Interview with Venture Capitalists:

Arthur Chen, a leading VC for BE Capital, opened up about what he looks for in a startup.

What do you look for in a startup? What makes a startup so appealing for you to invest?

BE Capital is a healthcare-focused investment firm formed making investments into promising healthcare technology ventures including Digital Health, AI in Medicine, Medical Device, in the greater China and U.S. For the past years, we have established ourselves as “The Gateway to Asia for HealthTech.” , and we are typically looking for those international startups interested in leveraging Taiwan’s healthcare resources, such as hardware supply chain, complete medical record, and outstanding medical professionals, to accelerator their business in Asia.

In my humble opinion SEA startup ecosystem, especially HealthTech, is growing exponentially with local government support and the increased interest from international investors. The trend of healthcare innovation is becoming digitised as health institutions begin adopting tech into their systems and as new tech is developing.

What areas of tech are you most interested in at the moment? Are there any startups in Thailand that have caught your eye?

Digital Health in Thailand is a hot area with the potential to drastically disrupt or improve everyday life. More and more startups are starting to create solutions for the problems that have plagued the healthcare system and has changed the way Thailand does healthcare, for example in the areas of ineffective patient-to-doctor communication, inadequate patient monitoring, inefficient hospital data management. Etc there has been the real difference.

The unique value BE Capital can provide to SEA startups is to help you penetrate higher into the Chinese market. Our new launched BE accelerator offers a four-month venture building program to do so. Take Ucare.ai, a startup in our next accelerator cohort, for example. This firm focuses on applying AI in the healthcare system to increase efficiencies and help patient coverage. They have so far focused its efforts on SEA, but the founders are looking for opportunities to move into adjacent markets to both improve the performance by collecting more analytical data and increase revenue streams. Ucare thinks Taiwan is an ideal place to expand their global story.

What are your predictions for the investment landscape of Southeast Asia?

Startups in Taiwan are generally low tech-focused. Taiwan has also built an excellent bridging ecosystem that links to other parts of the world and entryway into mainland China. The territory’s position as a regional hub gives startups there better reach to markets and funding in general.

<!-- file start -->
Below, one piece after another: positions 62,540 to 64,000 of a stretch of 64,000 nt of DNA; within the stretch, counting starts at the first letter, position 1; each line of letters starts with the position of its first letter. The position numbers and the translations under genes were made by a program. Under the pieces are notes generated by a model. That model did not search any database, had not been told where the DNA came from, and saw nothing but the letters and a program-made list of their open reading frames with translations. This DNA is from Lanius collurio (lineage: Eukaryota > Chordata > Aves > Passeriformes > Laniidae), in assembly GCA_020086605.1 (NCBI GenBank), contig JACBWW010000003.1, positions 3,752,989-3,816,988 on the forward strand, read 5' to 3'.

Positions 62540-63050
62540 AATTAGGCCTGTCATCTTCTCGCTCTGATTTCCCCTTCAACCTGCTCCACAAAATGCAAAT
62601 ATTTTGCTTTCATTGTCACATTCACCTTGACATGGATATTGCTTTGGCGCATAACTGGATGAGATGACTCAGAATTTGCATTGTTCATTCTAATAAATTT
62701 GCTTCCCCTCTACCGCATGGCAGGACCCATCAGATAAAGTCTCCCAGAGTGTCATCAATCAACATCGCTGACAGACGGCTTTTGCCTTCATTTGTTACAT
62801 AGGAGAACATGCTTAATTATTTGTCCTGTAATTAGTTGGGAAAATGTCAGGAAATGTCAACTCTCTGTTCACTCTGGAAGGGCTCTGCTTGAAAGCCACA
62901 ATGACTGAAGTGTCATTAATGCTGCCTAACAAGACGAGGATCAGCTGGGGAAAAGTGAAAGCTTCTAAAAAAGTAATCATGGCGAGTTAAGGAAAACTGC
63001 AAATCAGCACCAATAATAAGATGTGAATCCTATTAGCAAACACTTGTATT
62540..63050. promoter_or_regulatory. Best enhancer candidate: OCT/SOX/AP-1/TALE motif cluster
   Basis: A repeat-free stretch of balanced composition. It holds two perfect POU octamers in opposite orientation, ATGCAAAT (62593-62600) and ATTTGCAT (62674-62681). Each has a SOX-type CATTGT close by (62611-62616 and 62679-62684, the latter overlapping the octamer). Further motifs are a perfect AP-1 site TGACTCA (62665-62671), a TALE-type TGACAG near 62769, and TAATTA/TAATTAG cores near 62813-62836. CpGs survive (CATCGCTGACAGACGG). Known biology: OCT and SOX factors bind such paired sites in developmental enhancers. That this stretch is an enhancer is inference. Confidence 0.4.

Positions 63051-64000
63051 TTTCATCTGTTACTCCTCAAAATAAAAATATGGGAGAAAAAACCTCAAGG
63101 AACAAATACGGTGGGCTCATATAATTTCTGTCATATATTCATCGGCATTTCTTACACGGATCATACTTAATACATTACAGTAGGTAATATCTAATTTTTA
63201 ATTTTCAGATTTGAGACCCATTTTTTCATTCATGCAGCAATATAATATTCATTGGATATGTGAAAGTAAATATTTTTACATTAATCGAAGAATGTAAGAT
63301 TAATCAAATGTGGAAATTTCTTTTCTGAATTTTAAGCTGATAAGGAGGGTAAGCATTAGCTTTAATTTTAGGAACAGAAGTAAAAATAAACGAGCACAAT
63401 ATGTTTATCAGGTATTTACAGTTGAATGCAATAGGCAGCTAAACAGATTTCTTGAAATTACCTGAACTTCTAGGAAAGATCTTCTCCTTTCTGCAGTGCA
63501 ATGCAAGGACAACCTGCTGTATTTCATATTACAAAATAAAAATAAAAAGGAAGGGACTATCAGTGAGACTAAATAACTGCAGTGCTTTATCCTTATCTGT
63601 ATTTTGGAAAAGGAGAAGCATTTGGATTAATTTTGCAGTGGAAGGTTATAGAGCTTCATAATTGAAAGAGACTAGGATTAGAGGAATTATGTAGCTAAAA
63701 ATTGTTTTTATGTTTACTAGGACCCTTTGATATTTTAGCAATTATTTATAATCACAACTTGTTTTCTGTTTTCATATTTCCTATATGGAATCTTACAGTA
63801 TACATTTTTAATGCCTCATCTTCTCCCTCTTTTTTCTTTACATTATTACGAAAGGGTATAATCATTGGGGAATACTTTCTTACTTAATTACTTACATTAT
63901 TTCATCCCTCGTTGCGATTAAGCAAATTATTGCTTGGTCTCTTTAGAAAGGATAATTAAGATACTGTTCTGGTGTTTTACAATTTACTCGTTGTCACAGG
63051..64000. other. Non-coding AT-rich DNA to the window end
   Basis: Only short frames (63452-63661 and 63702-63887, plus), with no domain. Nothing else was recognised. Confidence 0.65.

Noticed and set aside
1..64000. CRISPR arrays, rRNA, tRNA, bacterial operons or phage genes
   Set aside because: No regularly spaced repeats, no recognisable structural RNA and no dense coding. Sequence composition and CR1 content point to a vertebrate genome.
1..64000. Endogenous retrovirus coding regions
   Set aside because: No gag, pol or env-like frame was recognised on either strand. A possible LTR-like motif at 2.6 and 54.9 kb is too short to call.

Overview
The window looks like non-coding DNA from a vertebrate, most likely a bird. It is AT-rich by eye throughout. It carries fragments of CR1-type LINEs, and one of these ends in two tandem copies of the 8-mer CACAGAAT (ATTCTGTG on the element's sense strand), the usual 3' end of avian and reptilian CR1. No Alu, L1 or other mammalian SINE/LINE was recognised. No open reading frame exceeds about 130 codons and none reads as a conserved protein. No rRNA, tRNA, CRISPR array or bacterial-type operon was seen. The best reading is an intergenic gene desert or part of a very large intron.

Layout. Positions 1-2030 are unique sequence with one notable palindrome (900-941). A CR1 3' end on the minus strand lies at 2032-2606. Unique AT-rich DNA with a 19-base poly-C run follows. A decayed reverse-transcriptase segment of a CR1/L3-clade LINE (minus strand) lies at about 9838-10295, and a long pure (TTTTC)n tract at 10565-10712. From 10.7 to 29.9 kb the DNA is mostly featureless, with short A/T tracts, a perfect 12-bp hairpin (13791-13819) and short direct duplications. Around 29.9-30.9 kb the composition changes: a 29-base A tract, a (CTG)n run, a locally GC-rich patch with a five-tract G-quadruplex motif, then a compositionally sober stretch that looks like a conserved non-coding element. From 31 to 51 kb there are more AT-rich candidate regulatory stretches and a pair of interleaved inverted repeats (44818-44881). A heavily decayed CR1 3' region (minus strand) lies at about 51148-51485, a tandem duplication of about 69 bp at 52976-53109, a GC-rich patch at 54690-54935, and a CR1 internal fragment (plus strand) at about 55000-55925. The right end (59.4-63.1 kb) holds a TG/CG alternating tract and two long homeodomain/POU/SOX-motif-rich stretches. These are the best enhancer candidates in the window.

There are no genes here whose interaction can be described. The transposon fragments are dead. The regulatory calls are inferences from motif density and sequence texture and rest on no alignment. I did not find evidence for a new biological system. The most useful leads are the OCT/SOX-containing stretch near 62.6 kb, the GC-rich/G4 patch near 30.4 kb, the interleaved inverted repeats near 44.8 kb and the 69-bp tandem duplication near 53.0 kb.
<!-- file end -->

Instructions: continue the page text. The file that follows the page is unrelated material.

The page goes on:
Thailand, however, attracts startups mainly for marketing and e-commerce. I would describe Thailand’s affordability is the advantage for these early-stage startups who need to keep burn rates low. Funding is starting to be more and more available from not only corporate venture capital sectors but also those global early-stage investment institutes. While regulations in Thailand could be clunky sometime, there is a combined willingness, from the governments to whole startup ecosystems, to make things smoother. I’m very positive about this trend!

Venture Capitalists from Indonesia:

Karissa Adelaide shared her insights and thoughts with Techsauce about the event, and what’s it’s like being a young Venture Capitalist.

Karissa joined Venturra after spending almost two years in Spiral Ventures, where she was responsible for the fund’s investments and portfolios in Indonesia and Malaysia

Before Venturra, Karissa worked for Indonesia’s largest angel investment network, ANGIN, and spent time working for United Nations Development Program.

What makes a startup so appealing for you to invest and are you investing outside of Indonesia?
We have invested in around eight countries and have looked in Taiwan, Singapore and Thailand. Zilinigo is our main company in Thailand, but they are regional.

Regarding the team, we look into the founders first, then into the problem they are trying to solve in a market and has it been done before? Are there other people doing it or is it unique? What happens in Indonesia is that there are many lending startups. If a company has many competitors, then it’s less desirable.

What areas of tech are you most interested in at the moment?

We are sector agnostic, but we are interested in Deep Tech. We are into FinTech, health tech but not including lending as its quite a saturated market in Indonesia.

What are your predictions for the investment landscape of South East Asia?

In the beginning, we were into Series A funding, but we moved down to Seed-funding as we realised there was a need for seed-funding with the emergence of new entrepreneurs. Curation wise there are a lot of ideas and inventions already out there, so we look for innovative and unique companies. Regarding investment, we will see more seed companies in Thailand which will catch our eye as investors.

The Indonesian market is becoming very saturated, so we are always on the lookout for new companies to invest. The landscape in Indonesia is young and its important for investors to be in touch with technology and what is innovative in the market. I worked in the UN first of all, and one of my jobs was to bring in startups that handle challenges and to coach the startups on how to make a difference.